The Secret Knowledge of Birds

For years now from the front porch of my old Michigan farmhouse I have closely watched a variety of ordinary birds. I have concluded – and am here to tell you – that even the smallest of them possesses a profound and mysterious secret knowledge.

Every species of bird somehow seems to know exactly how to behave, each in its own peculiar way. Take, for example, the downy woodpecker. The downy is a small common woodpecker about six inches in length, with a black-and-white striated back, white breast, and stubby little beak. The one that lives at my house must be female, since I have not seen a red patch on the nape of its neck. It lives alone on my front porch, inside an almost perfectly round hole at the top of one of the hollow square wood columns under the roof, the furthest one toward the concrete steps and the dirt driveway. I don’t know whether the woodpecker made that hole – last summer that hole was inhabited by bats, which I would see trickling out at twilight – but I suspect it did, because last summer I saw the woodpecker, or an identical version of it, make the same almost perfectly round hole, about an inch and a quarter in diameter, in another square column at the back porch, tap-tap-tapping away at the old wood, as if rapping quietly on my back door. The bats must have departed from the hole in front, because at some point the woodpecker moved in. If I come out onto the porch in the morning, it emerges, hurriedly, perturbed, and flies away in its dipping, bobbing flight to a nearby pine tree, where it creeps up the branches, pecking at them periodically. Other times, however, for reasons unknown, the woodpecker remains in its hole; I can see its little head peeping out, watching me. I don’t believe it has a nest in there – I’ve never heard or seen any young woodpeckers – but I wouldn’t otherwise know; I have no idea what kind of noise, if any, a woodpecker makes, or where it nests, or what the nest looks like. I’ve also never seen that woodpecker with company.

The sparrows, by contrast, are uniformly social. I rarely see them alone. They’re small, about five inches, ubiquitous and move only in little groups or flocks; there must be a couple dozen of them. From my wooden chair on the porch, I see house sparrows, grey, brown, dingy white; white-crowned sparrows, marked by black and white stripes on the head; and song sparrows, with black streaks on the back and breast, sometimes singing their short sparrow song. Despite small differences, they look pretty much the same. In any event, they all seem to recognize each other as sparrows. Sparrows seem to be the subdivision or condominium dwellers of the bird world. They live together in a tall cedar tree next to the driveway in front, which I call the “high-rise,” and for which they seem to demonstrate a proprietary regard. I’ve never seen a bird other than a sparrow nest in the high-rise. In the spring, after brief fluttered couplings in a bush between the porch and the high-rise, the sparrows build and sit on their nests – small round ordinary nests, at least three or four, cheek by jowl, high up in the inner forks and crooks of the tree, from what I can see through the outer branches – until, presumably, their (to my eye) indistinguishable young fly out, and together they resume their front-yard foraging. Most of them stay in the high-rise through the winter.

The bluebirds at my house are as different as can be from the woodpecker and the sparrows. The woodpecker is solitary and idiosyncratic; the sparrows are gregarious and plain. The bluebird, by contrast, seems in all its movements to radiate a buoyant effortless joy. The appearance of the bluebird in spring is a happy omen. About seven inches in length, with bright blue wings and tail and a rusty-red breast, particularly on males, the eastern bluebird heads south in October or November, unless the winter is unseasonably warm, and returns in March or April, usually in groups of three or four. The first one I see often surprises me, an intense burst of bright color in the spare palette of early spring. On a gray April day, I hear a faint clawing outside the living room window and turn to see a brilliant blue and red male clinging to the screen, peering in, checking me out as I sit at my desk. Shortly thereafter I see several bluebirds in front of the house skirmishing with the sparrows for territory, diving and dodging playfully through the air, though it strikes me as only a game, since the bluebirds would never nest anywhere near the high-rise. I’ve seen bluebird nests before, in boxes on five- or six-foot posts at the edge of an open field, with an entrance hole the right size – big enough for a bluebird, but too small for a starling or the hand of a raccoon – with a nest inside constructed of tightly layered grass, fibers, feathers, and bits of thistle-down, or even fur or hair. But at my house I don’t know where the bluebirds nest, since I haven’t put out boxes, and in any event it’s not in view of my front porch.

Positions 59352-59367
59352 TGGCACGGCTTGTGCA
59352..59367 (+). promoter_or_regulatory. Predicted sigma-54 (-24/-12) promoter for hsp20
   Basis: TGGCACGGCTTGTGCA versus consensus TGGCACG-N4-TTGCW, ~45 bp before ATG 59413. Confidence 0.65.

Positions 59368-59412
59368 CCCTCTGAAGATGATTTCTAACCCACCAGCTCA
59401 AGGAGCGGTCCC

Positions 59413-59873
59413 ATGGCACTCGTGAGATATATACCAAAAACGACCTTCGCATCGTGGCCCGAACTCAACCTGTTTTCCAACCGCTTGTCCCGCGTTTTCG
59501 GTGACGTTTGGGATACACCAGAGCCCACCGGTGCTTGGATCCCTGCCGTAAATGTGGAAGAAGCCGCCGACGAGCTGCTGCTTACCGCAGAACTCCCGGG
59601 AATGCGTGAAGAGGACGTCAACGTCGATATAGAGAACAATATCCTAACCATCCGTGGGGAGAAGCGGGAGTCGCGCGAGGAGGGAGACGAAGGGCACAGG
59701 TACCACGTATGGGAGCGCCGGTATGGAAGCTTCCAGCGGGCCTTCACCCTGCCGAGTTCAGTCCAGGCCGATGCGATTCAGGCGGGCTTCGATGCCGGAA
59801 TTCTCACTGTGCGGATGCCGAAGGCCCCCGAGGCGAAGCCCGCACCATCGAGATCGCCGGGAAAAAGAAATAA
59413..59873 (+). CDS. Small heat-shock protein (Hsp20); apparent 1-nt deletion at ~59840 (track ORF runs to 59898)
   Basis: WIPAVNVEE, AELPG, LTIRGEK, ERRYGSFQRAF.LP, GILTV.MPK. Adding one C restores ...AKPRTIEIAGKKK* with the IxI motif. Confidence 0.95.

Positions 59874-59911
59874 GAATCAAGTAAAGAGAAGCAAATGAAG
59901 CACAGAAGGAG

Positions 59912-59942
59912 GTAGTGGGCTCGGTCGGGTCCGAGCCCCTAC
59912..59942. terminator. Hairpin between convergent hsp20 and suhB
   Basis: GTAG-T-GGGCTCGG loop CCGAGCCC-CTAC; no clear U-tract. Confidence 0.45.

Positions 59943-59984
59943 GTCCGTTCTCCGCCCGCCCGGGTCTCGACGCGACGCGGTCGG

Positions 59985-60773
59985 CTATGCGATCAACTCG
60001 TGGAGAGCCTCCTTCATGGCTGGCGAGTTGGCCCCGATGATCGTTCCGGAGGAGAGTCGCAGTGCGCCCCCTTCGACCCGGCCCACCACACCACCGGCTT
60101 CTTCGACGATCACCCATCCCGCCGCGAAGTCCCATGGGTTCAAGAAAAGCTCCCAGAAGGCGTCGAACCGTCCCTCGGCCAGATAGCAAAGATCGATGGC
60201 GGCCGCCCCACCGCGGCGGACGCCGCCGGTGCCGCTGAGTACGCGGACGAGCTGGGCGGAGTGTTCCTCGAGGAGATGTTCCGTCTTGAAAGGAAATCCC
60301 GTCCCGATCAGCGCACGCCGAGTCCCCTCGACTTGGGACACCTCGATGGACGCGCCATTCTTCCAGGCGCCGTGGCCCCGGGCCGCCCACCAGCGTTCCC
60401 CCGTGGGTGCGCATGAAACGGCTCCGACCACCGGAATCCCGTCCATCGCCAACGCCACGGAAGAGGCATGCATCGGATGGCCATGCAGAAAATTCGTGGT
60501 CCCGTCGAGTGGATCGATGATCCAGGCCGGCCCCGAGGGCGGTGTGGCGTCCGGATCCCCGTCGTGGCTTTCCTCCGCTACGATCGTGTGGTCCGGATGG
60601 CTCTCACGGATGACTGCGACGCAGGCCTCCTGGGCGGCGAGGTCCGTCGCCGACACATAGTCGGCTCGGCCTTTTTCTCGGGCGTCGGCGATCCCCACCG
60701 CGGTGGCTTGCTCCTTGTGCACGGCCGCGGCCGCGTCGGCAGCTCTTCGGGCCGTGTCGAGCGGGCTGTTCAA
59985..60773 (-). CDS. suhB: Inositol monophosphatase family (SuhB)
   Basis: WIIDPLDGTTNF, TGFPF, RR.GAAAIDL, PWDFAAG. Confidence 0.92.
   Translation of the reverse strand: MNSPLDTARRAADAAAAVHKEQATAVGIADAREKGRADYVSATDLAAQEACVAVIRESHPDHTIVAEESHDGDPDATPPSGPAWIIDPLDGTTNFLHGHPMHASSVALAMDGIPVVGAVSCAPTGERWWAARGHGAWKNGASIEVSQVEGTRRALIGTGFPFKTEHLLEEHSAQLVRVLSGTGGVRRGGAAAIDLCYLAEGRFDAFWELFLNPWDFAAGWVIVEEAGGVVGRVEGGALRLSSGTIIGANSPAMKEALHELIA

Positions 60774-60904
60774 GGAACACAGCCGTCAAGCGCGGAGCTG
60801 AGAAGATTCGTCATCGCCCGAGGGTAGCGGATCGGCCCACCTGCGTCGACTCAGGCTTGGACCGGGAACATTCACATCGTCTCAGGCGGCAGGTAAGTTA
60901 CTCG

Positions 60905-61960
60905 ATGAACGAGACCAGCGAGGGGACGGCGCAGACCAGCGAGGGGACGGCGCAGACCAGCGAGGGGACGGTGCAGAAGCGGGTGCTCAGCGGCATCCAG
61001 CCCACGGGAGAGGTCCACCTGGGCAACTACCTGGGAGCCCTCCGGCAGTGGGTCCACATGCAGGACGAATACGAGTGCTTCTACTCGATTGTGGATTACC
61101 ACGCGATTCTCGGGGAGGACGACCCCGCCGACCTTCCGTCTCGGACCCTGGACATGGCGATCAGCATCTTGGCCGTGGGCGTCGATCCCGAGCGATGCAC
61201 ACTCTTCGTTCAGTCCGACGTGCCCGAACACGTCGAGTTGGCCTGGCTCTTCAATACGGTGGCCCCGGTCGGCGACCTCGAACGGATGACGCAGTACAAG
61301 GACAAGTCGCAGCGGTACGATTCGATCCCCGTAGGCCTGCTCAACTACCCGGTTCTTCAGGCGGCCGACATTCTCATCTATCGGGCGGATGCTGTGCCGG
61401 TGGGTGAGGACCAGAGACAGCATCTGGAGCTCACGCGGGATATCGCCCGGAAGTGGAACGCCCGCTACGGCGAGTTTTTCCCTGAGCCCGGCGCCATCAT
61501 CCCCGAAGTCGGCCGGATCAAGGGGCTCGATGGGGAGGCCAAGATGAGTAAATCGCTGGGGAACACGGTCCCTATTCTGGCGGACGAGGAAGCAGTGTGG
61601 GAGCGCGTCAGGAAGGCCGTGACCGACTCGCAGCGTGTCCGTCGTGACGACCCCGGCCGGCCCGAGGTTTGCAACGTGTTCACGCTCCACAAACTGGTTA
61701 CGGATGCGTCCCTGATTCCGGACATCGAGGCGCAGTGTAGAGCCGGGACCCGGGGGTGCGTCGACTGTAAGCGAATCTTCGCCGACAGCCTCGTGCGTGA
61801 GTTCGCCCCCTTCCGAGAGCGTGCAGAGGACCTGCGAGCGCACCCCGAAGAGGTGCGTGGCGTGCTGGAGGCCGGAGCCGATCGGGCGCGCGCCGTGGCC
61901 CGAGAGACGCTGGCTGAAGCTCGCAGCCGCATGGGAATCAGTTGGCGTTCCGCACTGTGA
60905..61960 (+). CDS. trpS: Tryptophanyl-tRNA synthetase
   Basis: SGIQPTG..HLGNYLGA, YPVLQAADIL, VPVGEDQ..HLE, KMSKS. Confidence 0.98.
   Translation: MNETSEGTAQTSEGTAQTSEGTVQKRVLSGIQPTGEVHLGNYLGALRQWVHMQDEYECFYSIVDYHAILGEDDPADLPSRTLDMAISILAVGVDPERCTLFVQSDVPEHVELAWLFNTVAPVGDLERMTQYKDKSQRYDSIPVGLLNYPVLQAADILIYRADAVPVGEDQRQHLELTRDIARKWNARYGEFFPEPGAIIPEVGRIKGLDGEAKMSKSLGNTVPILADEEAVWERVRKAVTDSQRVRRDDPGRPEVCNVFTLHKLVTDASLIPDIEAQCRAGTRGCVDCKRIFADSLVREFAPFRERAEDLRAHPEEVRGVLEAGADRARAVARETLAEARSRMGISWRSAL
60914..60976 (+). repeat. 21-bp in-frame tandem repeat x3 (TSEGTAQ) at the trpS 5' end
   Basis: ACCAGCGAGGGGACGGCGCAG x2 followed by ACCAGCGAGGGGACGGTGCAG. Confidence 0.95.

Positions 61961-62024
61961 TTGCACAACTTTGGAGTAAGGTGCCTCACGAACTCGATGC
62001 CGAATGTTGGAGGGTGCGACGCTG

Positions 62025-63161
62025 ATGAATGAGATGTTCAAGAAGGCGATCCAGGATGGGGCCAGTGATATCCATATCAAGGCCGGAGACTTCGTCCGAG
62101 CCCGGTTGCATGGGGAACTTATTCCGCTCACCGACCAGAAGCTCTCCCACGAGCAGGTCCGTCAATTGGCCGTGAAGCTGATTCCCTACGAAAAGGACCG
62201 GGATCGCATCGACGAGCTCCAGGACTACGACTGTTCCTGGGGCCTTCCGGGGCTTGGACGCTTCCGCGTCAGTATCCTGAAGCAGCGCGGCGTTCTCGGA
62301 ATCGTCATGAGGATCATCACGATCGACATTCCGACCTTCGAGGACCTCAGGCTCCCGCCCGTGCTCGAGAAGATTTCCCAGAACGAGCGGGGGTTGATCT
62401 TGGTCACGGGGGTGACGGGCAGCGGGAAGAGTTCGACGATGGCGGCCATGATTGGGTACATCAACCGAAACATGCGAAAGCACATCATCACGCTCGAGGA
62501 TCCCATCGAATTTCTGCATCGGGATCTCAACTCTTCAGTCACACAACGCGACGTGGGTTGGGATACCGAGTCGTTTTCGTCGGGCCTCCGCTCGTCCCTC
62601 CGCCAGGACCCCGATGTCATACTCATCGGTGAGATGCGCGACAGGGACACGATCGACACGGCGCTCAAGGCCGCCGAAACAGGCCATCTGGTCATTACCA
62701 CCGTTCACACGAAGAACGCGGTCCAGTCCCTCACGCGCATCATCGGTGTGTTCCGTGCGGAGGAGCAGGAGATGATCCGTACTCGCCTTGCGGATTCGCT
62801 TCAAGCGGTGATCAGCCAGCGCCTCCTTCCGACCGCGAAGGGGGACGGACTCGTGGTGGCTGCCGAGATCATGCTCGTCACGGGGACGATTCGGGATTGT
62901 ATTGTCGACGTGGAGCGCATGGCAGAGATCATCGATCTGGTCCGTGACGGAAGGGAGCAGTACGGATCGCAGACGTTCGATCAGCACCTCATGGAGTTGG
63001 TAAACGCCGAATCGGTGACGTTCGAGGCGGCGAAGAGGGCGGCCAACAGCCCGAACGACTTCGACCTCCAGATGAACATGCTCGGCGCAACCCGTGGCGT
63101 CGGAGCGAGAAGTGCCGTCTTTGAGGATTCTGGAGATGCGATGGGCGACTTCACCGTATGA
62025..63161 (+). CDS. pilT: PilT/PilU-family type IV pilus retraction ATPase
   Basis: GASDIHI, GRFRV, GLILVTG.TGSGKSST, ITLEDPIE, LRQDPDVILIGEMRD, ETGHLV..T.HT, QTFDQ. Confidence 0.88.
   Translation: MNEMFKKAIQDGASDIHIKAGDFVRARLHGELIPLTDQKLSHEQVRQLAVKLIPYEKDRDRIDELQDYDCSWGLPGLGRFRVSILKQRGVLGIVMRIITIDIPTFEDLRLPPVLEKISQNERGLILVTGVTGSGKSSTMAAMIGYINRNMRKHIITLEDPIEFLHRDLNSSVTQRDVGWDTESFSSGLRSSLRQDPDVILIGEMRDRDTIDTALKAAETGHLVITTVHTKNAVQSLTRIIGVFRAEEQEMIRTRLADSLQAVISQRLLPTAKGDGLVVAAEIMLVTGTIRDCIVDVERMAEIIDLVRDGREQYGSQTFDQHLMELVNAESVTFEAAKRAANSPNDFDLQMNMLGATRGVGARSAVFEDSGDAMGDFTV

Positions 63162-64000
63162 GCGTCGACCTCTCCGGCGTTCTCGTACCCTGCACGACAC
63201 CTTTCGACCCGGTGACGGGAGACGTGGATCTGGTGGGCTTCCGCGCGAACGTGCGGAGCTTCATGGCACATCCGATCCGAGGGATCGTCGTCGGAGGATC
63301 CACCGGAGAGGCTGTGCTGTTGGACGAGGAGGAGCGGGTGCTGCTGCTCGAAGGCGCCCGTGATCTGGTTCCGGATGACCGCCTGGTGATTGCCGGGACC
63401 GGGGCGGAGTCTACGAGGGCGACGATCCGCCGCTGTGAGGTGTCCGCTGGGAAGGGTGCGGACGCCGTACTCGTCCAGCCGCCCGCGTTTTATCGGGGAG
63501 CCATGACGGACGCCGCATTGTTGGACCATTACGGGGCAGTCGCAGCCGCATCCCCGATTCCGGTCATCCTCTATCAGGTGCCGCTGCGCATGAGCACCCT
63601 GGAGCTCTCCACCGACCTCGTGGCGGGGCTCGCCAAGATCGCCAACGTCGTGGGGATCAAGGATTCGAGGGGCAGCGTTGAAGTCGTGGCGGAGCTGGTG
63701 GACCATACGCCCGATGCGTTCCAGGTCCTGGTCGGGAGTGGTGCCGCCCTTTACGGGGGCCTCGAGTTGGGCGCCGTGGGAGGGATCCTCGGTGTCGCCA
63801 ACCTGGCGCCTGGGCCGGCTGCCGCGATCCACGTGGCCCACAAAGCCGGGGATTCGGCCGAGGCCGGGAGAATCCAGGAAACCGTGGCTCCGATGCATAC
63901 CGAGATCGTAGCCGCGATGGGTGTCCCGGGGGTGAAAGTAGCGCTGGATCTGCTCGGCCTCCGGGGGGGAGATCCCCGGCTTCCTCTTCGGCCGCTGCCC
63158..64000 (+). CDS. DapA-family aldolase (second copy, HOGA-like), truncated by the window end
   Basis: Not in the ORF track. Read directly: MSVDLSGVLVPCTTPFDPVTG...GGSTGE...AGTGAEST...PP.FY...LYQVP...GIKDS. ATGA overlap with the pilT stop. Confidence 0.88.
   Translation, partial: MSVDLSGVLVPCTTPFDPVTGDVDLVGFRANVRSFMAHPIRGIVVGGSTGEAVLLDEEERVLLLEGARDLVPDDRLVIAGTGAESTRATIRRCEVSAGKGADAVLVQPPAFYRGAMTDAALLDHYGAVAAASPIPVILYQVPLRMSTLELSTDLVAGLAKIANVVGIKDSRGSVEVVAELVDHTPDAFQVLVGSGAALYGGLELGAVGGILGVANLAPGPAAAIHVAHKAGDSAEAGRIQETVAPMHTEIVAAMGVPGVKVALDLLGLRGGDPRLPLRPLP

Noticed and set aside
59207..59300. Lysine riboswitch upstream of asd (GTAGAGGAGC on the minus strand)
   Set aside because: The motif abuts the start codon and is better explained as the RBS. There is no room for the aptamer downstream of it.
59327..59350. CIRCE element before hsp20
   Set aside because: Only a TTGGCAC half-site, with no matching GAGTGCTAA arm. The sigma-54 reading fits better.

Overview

Some birds are only occasional visitors. I’ll be on the porch and a chickadee will alight on a branch of one of the shrubby lilac or buckthorn trees in front of the ledge, only a few feet away from me. The chickadee is about four inches long, with a black cap and throat, gray back and dull white breast; to me, its head always looks a little too big for its body. Despite its diminutive size, the chickadee is fearless; it comes closer to me than any other bird. I’ve been tempted to hold out my wrist to see if the chickadee would land on it. The chickadee pops from branch to branch, ever closer, eyeing me curiously, steadily all the while. Satisfied, it darts off. In the distance I hear its cheery summer-harbinger song, a rising, then falling, “Dee, dee.”

Other times I’m visited by a house wren. A very small brown bird, perhaps four inches, with a stiff straight tail held high over its back, the wren is a tiny taut bundle of energy. It flits through the shrubby tree branches, jerky and frenetic, shooting sidelong looks. In German the wren is called Zaunkönig, or fence-king, for its vociferous defense of the fences it inhabits. This one, true to form, delivers me a thorough scolding.